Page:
Bert Myers is a retired academic physician (Professor of Surgery at LSUMC) who has long had a serious interest in photography as an art medium. Beginning in 1951, he worked with Eugene Delcroix, a N.O. photographer who was a master of light and composition, and who specialized in soft focus images. In 1971, he studied with Ansel Adams in California at one of the last courses the artist himself taught. He has also been a pupil of Michael A. Smith of Ottsville, Pennsylvania-a master of large format photography-who in 1986 photographed New Orleans for the Historic collection. In 1999 he participated in a Santa Fe workshop on digital photography.
Bert’s first one man show was in 1976, at the Gallery Studio 8 in New Orleans. The images in that exposition were mostly scenics in the Adams tradition. In 1978, he began experimenting with using X ray as an art medium, developing the technique of taking radiographs of shells, flowers, and other objects and making B + W positive prints of them. Although the technique is not original, it is quite difficult and not widely done. He wrote an article describing the technique, which was published in Applied Radiology, and articles about his methods have appeared in Medical World News, Art Center and the Free University in N.O., and for 9 years taught a course in advanced darkroom techniques in the Univ. College of Tulane University.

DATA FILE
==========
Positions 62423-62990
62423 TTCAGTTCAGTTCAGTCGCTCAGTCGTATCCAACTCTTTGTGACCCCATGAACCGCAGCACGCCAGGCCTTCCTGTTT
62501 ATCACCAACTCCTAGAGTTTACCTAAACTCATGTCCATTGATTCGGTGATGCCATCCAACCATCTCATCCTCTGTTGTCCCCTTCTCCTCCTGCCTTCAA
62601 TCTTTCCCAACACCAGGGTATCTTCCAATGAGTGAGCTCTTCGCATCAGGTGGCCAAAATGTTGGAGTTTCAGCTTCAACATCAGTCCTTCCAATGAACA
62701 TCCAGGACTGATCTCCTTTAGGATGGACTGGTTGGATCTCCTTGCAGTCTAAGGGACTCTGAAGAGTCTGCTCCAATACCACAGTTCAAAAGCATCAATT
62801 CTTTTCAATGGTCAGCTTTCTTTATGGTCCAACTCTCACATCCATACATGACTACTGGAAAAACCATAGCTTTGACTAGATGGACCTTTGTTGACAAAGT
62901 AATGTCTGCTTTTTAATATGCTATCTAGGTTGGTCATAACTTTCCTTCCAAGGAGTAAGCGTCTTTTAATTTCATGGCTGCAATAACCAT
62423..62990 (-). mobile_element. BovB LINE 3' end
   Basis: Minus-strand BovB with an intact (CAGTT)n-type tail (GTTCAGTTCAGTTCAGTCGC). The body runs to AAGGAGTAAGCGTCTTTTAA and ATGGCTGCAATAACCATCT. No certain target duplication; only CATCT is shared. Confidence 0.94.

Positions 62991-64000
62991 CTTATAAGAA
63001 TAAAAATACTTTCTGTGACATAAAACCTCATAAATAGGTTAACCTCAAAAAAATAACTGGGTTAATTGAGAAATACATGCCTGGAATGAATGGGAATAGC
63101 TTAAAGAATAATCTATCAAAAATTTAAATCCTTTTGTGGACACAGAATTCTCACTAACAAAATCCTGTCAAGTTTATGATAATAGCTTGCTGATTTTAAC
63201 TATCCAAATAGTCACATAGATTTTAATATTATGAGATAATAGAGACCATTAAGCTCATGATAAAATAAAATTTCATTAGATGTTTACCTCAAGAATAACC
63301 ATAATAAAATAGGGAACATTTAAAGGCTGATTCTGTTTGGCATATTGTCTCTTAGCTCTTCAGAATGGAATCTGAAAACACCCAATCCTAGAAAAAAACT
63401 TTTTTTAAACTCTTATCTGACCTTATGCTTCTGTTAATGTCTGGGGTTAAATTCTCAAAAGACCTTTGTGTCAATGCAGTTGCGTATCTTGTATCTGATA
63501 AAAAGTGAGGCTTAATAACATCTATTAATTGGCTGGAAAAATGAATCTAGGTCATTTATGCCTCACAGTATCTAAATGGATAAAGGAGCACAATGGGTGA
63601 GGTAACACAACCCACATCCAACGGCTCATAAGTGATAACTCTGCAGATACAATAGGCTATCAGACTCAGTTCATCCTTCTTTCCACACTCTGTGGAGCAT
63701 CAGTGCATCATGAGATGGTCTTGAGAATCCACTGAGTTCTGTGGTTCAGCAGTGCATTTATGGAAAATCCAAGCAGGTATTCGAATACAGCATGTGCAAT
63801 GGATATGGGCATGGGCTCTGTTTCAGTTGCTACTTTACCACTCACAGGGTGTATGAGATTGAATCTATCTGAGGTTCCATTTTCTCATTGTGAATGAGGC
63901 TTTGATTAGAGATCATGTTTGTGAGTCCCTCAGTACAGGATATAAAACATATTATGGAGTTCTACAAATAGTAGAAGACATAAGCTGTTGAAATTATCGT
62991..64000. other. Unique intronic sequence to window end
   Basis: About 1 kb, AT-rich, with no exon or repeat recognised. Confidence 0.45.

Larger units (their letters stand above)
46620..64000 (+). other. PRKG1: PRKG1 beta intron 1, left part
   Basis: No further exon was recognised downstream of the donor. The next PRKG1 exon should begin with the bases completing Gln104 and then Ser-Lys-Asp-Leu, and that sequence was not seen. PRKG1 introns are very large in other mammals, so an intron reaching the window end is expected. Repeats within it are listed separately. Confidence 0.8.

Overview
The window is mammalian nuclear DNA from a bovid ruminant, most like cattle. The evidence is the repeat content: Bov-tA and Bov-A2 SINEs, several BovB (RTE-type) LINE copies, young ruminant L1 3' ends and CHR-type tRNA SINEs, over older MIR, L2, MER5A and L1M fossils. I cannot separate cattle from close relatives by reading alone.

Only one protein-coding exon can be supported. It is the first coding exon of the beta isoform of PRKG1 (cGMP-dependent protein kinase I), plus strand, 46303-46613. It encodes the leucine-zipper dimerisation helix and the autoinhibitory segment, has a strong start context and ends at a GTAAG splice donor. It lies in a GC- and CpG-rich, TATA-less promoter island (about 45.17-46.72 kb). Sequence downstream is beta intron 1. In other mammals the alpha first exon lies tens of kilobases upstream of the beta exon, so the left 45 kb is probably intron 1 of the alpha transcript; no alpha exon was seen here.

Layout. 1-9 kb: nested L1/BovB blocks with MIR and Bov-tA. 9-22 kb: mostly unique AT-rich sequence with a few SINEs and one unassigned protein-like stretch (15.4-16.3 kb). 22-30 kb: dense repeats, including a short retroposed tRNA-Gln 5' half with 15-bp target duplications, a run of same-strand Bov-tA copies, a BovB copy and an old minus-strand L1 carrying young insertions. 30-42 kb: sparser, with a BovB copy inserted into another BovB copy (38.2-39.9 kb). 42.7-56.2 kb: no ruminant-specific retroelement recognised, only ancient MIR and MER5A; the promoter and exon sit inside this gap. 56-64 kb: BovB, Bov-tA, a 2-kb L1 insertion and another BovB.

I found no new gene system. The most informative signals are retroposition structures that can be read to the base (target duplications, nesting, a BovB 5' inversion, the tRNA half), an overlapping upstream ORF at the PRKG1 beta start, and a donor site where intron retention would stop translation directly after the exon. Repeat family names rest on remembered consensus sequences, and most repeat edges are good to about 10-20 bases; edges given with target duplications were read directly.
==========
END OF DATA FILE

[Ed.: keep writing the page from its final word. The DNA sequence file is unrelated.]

Since 1986 he has been using Cibachrome techniques to make radiographic images in color, including montages of straight photo images with xrays.
Beginning in 1985 he worked with high contrast internegatives and have a large collection of line derivations and solarizations, mainly of historic buildings.
From 1987-1997, he became interested in holography and took courses in the subject from Dr. T. Jeong at Lake Forest College in Illinois and Jeffrey Murray at the Holography Institute in Petaluma, California. He started the Holography research Laboratory at the Veterans Affairs Medical Center in N.O. and pursued the uses of holography in medicine, especially in education. He has developed techniques of making 3D images of bones, medical models, and human tissue which had been preserved by plastination, and had shows of his work in galleries in the USA, Scotland, and Hungary. His goal was to make a medical text illustrated with holograms. Unfortunately the field of educational and art holography did not progress. The extreme difficulty and cost of making and reproducing the images and the need for special lighting to view them impeded growth. In 1997, AGFA, the main producer of high quality holographic films and plates discontinued production, and Myers decided to abandon holography and concentrate his work in conventional photography, especially using digital technology to make color prints of Xray images.